MOT Party, Track Rod Troubles and a Maddening Manifold

Lots to report today – some good, some bad as usual! Not posted much on the blog for a while as I’ve been doing jobs that are too boring to bother talking about. Fixing the driver’s door, spending £23 on new headlight adjuster screws, fixing the brake light switch and cleaning out the interior are not particularly exciting, so I did them without taking any photos.

The excitement returned last night when Jason and Dr Johnson came round to perform an unofficial MOT test for me. Since they were the pair who helped me drag The Duke’s rusting hulk down to Reading, it seemed only right that they be the ones to give him his first seal of approval… or not, as it turned out. Lorna prepared a reward for them in the form of The World’s Greatest Shepherd’s Pie.

Jason did the paperwork while Dr J ran round like a maniac, poking, prodding and probing round every nook and cranny he could find. We jacked up all four wheels and ran the engine in gear to free-up the brakes, poked around the chassis with screwdrivers, examined the body for sharp edges and wobbly bits and ran the usual lighting checks. All this was based on the official MOT procedure which I printed out from this website.

In the end they failed me. Here’s a list of the problems they found…

  • Headlight wiring (I knew about that one, just haven’t had a chance to fix it yet)
  • Indicator telltale (Maybe not a problem, but they both flash regardless of direction)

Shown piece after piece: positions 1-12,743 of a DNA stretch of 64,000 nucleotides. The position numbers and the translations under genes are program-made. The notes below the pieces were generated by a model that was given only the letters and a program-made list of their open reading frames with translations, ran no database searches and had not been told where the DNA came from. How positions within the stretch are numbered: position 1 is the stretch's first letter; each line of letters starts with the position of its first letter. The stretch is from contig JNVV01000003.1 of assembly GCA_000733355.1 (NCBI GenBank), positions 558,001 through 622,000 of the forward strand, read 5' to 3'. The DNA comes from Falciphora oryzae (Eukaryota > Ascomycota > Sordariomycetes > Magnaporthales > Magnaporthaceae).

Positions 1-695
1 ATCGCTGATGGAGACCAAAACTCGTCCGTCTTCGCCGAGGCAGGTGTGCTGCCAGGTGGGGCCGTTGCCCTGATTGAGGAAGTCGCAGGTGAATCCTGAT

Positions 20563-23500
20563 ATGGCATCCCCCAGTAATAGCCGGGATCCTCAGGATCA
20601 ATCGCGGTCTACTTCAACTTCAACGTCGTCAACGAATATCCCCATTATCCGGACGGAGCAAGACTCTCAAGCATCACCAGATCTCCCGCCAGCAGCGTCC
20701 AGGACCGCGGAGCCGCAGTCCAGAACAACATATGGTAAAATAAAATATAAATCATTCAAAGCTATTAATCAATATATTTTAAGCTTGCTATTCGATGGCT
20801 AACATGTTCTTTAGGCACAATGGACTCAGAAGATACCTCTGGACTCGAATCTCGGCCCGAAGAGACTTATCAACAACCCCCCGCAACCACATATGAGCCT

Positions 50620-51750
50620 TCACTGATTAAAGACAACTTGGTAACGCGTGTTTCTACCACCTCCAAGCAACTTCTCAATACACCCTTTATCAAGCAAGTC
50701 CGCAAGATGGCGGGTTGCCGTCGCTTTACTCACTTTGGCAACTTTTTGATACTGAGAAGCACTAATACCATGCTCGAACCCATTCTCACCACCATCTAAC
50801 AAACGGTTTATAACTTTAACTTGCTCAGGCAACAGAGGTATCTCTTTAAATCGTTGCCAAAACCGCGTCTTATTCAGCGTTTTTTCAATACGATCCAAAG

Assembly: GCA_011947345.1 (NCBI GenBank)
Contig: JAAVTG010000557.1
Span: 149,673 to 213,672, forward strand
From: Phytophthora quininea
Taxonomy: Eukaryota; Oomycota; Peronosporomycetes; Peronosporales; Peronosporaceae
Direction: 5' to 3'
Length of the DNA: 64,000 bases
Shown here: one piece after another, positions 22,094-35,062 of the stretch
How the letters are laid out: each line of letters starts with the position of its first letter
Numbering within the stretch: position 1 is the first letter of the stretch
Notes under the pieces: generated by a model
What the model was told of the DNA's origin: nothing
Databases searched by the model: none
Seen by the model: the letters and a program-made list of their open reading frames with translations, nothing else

• Track rod end rubber cover/boot (split)
  • Track rod bent
  • Brake/clutch pedal rubber pads missing (Another one we’re not 100% on, but may be a problem)
  • Flexi brake hoses (x3) look very old! (Advisory only)
  • Trim under passenger door (Not bolted in place)
  • Body tab/outrigger (Not yet fitted – waiting for some bolts from eBay)
  • Valance – both sides (Not secured)
  • Exhaust blowing at manifold

So today I had lots to look at. None of it massively serious, just loads more work to do. First off was a trip to Halfords to get some exhaust sealing putty for the manifold-to-down-pipe join. I also picked up some red oxide primer and two five litre bottles of engine oil.

First job was to squish some putty into the crack between manifold and down pipe. Dead easy to do, though it makes your hands smell nasty. Left it for an hour or so to cure. While I waited I slapped a bit of red oxide primer on the new door channel bits I welded on a couple of months ago. They were already going rusty and Johnson gave me an ear bashing yesterday!

Once that was done it was time to start the engine and see whether the putty had done the trick. It had. A great job and well worth the £5… except… there was still a blowing sound round the manifold… time to start worrying…

Then I found this whopping great crack in the manifold itself. No chance I’ll get away with smearing that with putty for the MOT, so it looks like I’m going to need a whole new exhaust manifold, down pipe and all the fittings that go with it. Major pain in the backside, but nothing I could do today except perhaps spending the evening pricing up the parts.